As previously announced (See News, 15 Dec 2006), James Loye and Peter Howe will recreate their roles as Hobbit heroes Frodo Baggins and Samwise Gamgee from the musical’s world premiere production in Toronto in March 2006, with Mary Poppins star Laura Michelle Kelly as Elven queen Galadriel. Also reprising Toronto performances will be Owen Sharpe (Pippin) and Michael Therriault (Gollum).
Other principals are: Malcolm Storry (RSC and National veteran most recently seen in The Royal Hunt of the Sun as Gandalf; Jerome Pradon Les Misérables, Martin Guerre, Olivier-nominated for Pacific Overtures at the Donmar) as Aragorn; ; Richard Henders (Caroline, Or Change at the National, also Olivier-nominated for Pacific Overtures) as Merry; Michael Rouse (The Boy Friend) as Legolas; Sevan Stephan (Guys and Dolls, Grand Hotel, Lautrec) as Gimli; Steven Miller (currently in Fiddler on the Roof at Sheffield Crucible) as Boromir; and Rosalie Craig (TV’s Casanova and My Family and Other Animals) as Arwen.
The cast will also comprise: Andrew Jarvis (as Elrond), Terence Frisch (Bilbo), Tim Morgan (Théoden) and Kirsty Malpass (Rosie) as well as Alexandra Bonnet, Greg Bradley, James Byng, Darren Carnall, Lee Clayden, Jennie Dale, Claire Doyle, Stephen Emery, Ben Evans, Josh Feldshuh, Alma Ferovic, Wayne Fitsimmons, Chris Gage, David Grant, Shaun Henson, Christopher D. Hunt, Luke Johnson, Corrie Mac, Stuart Neal, Tim Parker, Richard Roe, Andrew Rothwell, Adam Salter, Robbie Scotcher, Nick Searle, Stevie Tate-Bauer, Jon Tsouras, Gavin Wilkinson, Glen Wilkinson, Sam Wilmot and Kirk Zammit.
The Lord of the Rings, which has been slimmed down to three hours since its Canadian run, has a book and lyrics by Shaun McKenna and Matthew Warchus, and music by Bombay Dreams’ AR Rahman and Finnish folk group Värttinä with Christopher Nightingale (See News, 21 Oct 2003). The production is designed by Rob Howell and choreographed by Peter Darling. It’s presented in London by Kevin Wallace and Saul Zaentz.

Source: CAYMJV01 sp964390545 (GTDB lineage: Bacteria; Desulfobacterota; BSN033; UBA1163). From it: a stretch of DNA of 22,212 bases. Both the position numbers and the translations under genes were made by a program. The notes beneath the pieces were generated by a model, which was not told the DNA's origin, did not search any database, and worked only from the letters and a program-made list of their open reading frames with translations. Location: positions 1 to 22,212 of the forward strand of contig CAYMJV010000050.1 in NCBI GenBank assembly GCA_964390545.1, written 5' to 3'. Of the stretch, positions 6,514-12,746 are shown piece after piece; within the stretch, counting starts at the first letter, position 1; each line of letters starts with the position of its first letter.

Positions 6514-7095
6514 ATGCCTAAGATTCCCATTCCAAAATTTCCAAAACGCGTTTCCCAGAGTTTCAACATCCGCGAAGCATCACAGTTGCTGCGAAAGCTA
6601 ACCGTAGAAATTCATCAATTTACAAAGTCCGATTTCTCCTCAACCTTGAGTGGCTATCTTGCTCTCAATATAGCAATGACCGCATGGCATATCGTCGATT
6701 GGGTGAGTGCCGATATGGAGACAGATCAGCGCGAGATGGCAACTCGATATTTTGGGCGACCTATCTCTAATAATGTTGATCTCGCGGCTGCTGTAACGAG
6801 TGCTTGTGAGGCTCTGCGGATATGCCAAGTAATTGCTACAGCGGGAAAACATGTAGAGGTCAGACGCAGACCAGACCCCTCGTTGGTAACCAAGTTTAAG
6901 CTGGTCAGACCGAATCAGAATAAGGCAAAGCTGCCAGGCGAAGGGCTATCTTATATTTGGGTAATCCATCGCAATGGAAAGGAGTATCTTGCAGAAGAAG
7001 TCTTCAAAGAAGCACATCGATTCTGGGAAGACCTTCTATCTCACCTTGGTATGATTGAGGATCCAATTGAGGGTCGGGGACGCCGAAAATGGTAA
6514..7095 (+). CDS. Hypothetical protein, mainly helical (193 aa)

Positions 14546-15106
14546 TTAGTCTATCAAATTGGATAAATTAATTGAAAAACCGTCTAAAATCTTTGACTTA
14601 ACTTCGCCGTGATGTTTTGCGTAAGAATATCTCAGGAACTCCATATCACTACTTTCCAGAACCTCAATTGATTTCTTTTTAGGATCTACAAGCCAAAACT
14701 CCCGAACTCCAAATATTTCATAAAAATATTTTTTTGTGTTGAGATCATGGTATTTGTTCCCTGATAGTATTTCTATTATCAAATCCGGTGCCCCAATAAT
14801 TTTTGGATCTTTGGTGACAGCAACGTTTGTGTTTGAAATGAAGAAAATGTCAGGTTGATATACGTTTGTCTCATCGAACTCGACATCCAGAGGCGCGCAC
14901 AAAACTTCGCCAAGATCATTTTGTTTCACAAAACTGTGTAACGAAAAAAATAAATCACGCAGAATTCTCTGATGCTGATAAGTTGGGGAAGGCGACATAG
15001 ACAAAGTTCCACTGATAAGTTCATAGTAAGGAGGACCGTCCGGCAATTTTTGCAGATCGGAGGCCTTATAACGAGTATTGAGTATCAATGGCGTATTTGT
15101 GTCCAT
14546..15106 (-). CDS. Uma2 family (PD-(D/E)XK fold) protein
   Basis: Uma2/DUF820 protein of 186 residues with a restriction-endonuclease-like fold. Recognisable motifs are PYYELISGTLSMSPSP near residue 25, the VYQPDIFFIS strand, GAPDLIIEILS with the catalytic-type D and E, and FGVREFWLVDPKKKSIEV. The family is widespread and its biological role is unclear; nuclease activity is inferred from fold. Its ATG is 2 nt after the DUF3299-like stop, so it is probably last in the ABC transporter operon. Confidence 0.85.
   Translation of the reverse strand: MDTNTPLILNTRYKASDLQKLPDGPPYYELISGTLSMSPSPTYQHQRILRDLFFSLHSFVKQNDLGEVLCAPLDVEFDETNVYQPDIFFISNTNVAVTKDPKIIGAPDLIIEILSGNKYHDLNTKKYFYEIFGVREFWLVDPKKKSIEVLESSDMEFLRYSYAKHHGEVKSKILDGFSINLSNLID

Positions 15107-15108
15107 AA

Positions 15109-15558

The stage adaptation follows the 50th anniversary of the publication of the complete trilogy - The Fellowship of the Ring, The Two Towers and The Return of the King - as well Peter Jackson’s multi award-winning film blockbusters, completed in 2003.
According to director Matthew Warchus: “To read the novel is to experience the events of Middle-earth in the mind’s eye; to watch the films is to view Middle-earth as though through a giant window. Only in the theatre are we actually plunged into the events as they happen. The environment surrounds us. We participate. We are in Middle-earth.”
Commenting specifically on the musical theatre approach, Warchus said: “We have not attempted to pull the novel towards the standard conventions of musical theatre, but rather to expand those conventions so that they will accommodate Tolkien’s material. As a result, we will be presenting a hybrid of text, physical theatre, music and spectacle never previously seen on this scale.”
- by Terri Paddock